Perhaps the answer is none of the above and Price simply becomes first man off the bench at any of the three inside offensive line positions.

Why were the Giants willing to part with Hill?

A 2018 third-round pick, Hill’s best statistical season came during his rookie year. He had career highs in sacks (5.5) and tackles (48). Truth is, though, those numbers were a mirage and Hill never came close to repeating them.

Three of Hill’s 2018 sacks came in one game against the Chicago Bears. He has had two sacks in the past two seasons, and saw his playing time dwindle once the Giants acquired Leonard Williams.

The Giants saw an opportunity with Hill to acquire a useful asset (Price) for a player they were not going to give a second contract after this season when Hill’s rookie deal expired. So, they made an evaluation and moved on.

What are the roster implications?

Since Price is an offensive player and Hill a defensive one, there implications on both sides of the ball.

Offense

As I said above, Price can play all three interior offensive line spots. That puts, Wiggins, Larsen and Jonotthan Harrison all in jeopardy of losing a spot on the 53-man roster.

The caveat is that we do not know Lemieux’s status. It is concerning that he is missing time once again after having returned briefly to practice. Could his situation be serious enough to warrant a short-term stay on IR, which could give one of the veteran linemen a reprieve? We will find out by Tuesday afternoon.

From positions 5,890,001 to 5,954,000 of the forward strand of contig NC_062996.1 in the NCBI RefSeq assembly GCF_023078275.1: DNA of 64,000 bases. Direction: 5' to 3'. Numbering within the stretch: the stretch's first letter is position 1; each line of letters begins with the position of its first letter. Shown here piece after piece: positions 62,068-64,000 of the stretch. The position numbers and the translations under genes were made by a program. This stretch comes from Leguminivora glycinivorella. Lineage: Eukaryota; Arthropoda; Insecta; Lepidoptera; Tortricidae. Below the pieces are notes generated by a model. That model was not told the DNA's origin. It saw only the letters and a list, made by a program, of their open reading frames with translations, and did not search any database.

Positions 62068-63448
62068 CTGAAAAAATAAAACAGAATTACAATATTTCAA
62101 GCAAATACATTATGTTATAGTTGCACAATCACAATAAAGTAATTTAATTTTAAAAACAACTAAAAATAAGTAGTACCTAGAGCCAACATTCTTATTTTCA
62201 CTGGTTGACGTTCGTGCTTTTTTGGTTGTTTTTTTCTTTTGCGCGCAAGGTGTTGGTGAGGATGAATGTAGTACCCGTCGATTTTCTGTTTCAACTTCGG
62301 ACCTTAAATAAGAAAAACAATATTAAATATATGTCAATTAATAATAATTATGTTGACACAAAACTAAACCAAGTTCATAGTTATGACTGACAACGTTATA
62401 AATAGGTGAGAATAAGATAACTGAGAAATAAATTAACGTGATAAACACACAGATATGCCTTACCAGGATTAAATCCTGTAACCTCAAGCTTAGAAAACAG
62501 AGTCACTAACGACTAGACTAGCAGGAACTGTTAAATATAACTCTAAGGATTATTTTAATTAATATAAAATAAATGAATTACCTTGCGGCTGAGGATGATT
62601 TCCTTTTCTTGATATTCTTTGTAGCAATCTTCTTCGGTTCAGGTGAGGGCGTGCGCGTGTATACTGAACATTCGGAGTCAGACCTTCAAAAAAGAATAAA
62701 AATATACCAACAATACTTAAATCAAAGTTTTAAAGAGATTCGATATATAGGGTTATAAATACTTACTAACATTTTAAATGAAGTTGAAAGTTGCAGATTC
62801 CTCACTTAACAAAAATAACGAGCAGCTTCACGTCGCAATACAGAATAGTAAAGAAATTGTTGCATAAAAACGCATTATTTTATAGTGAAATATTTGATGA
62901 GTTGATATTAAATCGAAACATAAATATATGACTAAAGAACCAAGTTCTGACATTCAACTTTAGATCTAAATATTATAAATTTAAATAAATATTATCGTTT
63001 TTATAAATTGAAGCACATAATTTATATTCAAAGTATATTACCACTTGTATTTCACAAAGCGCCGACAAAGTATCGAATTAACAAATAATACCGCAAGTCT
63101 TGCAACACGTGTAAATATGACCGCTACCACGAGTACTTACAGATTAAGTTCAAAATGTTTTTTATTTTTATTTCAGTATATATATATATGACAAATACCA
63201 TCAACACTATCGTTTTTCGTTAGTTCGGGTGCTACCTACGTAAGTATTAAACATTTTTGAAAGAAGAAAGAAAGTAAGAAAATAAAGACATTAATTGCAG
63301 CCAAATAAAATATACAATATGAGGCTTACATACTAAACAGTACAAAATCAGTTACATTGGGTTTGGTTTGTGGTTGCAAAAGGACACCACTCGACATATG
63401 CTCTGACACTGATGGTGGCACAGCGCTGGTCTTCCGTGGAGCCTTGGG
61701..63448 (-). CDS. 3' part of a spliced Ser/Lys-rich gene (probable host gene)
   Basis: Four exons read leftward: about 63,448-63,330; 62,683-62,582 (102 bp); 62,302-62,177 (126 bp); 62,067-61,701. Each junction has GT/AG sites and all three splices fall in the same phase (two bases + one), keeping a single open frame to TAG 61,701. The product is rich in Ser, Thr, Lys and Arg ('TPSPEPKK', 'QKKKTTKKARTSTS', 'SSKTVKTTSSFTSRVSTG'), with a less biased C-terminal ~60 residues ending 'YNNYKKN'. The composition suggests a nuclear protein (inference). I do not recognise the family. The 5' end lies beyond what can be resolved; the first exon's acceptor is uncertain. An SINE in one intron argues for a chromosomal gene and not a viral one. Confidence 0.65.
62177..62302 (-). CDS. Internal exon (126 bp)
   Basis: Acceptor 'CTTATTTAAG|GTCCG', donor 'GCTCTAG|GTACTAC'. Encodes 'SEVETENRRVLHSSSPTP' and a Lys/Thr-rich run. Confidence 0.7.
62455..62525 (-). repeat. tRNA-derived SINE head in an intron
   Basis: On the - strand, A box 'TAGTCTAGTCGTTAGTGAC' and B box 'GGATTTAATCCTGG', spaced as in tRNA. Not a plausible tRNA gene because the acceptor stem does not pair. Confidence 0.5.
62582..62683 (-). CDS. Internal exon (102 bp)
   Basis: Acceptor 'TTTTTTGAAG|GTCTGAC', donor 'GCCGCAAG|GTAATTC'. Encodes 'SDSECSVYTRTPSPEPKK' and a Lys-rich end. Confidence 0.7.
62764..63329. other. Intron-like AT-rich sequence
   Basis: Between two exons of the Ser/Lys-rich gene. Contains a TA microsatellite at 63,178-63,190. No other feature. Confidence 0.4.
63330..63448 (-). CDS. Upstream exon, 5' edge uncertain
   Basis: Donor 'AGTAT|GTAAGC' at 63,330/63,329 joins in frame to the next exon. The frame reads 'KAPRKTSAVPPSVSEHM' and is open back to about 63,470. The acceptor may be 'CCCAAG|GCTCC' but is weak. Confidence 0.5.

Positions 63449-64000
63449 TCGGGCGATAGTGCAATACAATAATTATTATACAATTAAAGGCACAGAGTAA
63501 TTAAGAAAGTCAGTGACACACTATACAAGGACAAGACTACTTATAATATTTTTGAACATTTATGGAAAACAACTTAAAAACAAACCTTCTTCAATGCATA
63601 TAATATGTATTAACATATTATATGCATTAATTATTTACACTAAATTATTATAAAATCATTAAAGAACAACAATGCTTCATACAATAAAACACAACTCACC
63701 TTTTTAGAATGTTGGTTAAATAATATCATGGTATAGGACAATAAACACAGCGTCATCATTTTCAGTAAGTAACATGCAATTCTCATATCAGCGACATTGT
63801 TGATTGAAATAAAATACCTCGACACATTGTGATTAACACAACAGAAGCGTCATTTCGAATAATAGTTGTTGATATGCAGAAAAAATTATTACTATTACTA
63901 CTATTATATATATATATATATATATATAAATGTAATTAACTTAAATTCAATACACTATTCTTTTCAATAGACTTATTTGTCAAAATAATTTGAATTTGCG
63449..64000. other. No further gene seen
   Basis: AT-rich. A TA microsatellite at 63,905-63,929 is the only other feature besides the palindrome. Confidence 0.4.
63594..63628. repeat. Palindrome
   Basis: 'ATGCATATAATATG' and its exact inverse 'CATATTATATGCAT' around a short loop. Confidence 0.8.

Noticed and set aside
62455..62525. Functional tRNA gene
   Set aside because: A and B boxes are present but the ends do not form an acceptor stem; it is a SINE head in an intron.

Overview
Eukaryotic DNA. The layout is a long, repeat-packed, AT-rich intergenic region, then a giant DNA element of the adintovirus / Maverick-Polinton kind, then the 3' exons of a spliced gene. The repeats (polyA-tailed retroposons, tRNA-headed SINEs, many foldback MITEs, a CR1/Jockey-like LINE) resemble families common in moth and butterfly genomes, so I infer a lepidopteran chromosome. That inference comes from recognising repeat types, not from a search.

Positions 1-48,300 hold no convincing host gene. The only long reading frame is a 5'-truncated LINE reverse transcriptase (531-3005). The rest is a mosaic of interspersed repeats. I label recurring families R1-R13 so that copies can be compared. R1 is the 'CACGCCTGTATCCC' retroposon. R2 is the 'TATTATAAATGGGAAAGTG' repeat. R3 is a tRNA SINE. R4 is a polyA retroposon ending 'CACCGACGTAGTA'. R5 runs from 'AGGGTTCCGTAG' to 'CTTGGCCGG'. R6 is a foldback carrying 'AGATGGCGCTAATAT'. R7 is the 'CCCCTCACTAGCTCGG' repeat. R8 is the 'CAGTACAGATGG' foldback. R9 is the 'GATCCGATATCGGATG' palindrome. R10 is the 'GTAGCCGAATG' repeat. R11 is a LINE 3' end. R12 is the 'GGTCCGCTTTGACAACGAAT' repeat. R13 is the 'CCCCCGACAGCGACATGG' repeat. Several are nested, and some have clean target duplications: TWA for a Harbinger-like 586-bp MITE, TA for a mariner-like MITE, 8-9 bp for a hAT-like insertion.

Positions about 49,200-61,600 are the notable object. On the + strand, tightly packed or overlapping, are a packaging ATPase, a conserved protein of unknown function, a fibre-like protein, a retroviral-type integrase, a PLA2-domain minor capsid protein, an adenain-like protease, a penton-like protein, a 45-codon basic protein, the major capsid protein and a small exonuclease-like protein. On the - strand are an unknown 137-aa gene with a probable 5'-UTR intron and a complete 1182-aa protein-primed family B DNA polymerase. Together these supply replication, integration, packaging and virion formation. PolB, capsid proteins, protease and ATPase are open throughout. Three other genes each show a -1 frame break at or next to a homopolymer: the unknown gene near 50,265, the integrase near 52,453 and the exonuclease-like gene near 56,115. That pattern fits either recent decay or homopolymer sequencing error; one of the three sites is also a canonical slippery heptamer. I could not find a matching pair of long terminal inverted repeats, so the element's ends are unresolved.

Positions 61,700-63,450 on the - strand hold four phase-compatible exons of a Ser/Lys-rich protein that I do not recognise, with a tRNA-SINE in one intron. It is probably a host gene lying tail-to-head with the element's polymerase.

Defense

Hill’s release clears the way for the Giants to keep either David Moa, who was on their practice squad last season, or undrafted free agent Raymond Johnson III. Both could make the final roster if Danny Shelton’s injury is serious to warrant him either being released or placed on IR.

Why did the Bengals part with Price?

That’s a legitimate question, considering that a porous Cincinnati offensive line got prized rookie quarterback Joe Burrow hurt last season, and the Bengals haven’t exactly fixed that issue. Maybe the answer is simply that sometimes a player — and a team — just need to go their separate ways. Perhaps that’s the case with Price and the Bengals.

Cincinnati drafted Price to be their long-term center. When injuries sidelined Price, Trey Hopkins earned that job.

Here is something from The Athletic regarding the trade of Price:

It’s actually stunning it took this long to deal Price. The 2018 first-round pick never lived up to his lofty draft spot, but still can be a starting-level center in this league. He never got the chance to really play when Trey Hopkins beat him out in 2019 and the club invested in a long-term deal with him.

Instead, Price tried to transition to guard and was playing for an offensive line coach [Frank Pollack] he didn’t mesh with. Neither went well. Given a chance to focus on center in a new spot is an opportunity to prove he has value in a league thirsting for offensive line help.

Our friends at SB Nations Bengals web site, Cincy Jungle, called the trade of Price “quite surprising” since Price was “having a decent camp and preseason while getting extended reps at center with Trey Hopkins working his way back from an ACL tear.”